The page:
The Value of Having a Personal CFO

By Ben Simiskey, CFP®, CPA –

As the Chief Executive Officer (CEO) of your company, you work hard every day to lead your organization and fulfill the aspirations outlined in your mission statement. At home, you do much the same as the CEO (or co-CEO, if you’re married) of your family.

The Chief Financial Officer (CFO) of your business assists you by addressing the financial issues in your firm – saving, spending, investing and planning. Similarly, a Personal CFO can assist you in accomplishing your personal financial aspirations.

To realize the significant benefits of a Personal CFO in your own life, there are three important skills that you should look for in that professional – in addition to the tent stakes of demonstrated competence and strong character.

Simplify the Complex

Today’s world is noisier and more hectic than ever. We’re overloaded with information and choices at every turn. There is tremendous power in having a trusted advisor who can filter the noise and simplify the complex – someone who can tell you confidently: “Here’s what this means for you.” A Personal CFO simplifies the complex.


Many of the problems we face originate from – or are exacerbated by – either miscommunication or a lack of communication. If you are going to reap the benefits of having a Personal CFO, that person must be an effective and proactive communicator. You wouldn’t settle for a CFO in your business who couldn’t or wouldn’t communicate with you. You shouldn’t settle for that with your personal finances either. A Personal CFO communicates.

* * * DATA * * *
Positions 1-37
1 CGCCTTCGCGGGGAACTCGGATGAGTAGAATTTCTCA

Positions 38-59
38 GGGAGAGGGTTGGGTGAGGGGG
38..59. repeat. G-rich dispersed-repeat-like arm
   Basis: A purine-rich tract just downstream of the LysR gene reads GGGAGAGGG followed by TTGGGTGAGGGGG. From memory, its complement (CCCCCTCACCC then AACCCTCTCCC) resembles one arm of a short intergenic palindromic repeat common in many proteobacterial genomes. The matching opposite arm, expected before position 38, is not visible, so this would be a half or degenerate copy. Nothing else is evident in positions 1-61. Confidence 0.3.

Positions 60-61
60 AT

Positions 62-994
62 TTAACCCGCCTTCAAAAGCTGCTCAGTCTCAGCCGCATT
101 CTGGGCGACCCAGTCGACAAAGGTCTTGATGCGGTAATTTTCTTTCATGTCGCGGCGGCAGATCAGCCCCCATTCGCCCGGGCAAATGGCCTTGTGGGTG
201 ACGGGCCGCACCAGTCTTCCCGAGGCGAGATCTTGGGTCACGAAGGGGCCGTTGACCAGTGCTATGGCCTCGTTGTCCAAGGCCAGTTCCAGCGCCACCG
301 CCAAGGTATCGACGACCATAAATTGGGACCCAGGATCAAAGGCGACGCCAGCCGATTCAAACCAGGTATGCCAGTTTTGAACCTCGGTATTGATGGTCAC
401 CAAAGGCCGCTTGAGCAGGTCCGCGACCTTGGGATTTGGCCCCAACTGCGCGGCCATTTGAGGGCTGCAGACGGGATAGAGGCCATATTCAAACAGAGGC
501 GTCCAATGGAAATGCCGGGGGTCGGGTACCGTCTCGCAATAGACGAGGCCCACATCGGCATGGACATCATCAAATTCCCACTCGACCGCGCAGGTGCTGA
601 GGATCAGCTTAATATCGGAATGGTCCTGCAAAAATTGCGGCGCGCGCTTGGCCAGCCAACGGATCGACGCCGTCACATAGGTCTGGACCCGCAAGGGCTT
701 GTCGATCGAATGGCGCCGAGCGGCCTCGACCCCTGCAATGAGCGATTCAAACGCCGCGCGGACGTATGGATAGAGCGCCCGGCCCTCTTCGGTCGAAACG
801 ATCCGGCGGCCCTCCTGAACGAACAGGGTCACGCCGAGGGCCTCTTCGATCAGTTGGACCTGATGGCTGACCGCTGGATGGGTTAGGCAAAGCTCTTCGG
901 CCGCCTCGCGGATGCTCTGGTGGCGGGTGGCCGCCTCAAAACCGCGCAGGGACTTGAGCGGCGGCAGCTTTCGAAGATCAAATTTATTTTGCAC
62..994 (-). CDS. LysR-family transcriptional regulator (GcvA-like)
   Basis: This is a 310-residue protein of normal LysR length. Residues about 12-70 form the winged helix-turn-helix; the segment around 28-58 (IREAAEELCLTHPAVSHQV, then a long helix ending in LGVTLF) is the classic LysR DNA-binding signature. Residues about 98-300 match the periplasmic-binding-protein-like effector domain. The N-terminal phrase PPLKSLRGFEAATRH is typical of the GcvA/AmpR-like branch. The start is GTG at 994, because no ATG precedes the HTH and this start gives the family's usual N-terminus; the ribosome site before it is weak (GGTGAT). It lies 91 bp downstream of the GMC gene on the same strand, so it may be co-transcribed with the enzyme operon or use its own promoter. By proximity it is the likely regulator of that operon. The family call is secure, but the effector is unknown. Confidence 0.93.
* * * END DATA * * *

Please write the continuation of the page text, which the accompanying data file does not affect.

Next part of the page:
Think Strategically

A strategic thinker envisions and develops solutions. They can brainstorm approaches to address complex issues. Strategic thinking is a skill. It’s a personal competency that not all professionals have. And it is vital to the process of financial planning – the defining of your goals and the creation of actual steps to accomplish those goals. A Personal CFO thinks strategically.

These skills are utilized to go beyond your financial statements – beyond the numbers. A Personal CFO will make sure they have clarity around your family’s most important values, interests, hopes and fears. And then they will work diligently to help you make decisions that are aligned with those.

If you don’t yet have a professional who is acting as your personal CFO, consider whether it makes sense to add one to your team. They can be an invaluable resource in reaching your goals as your family’s CEO.

Ben Simiskey, CFP®, CPA is the Director of Wealth Management for Stegent Equity Advisors, Inc. He is also an adjunct instructor at Rice University, an Eagle Scout and a Fort Bend resident since 2006.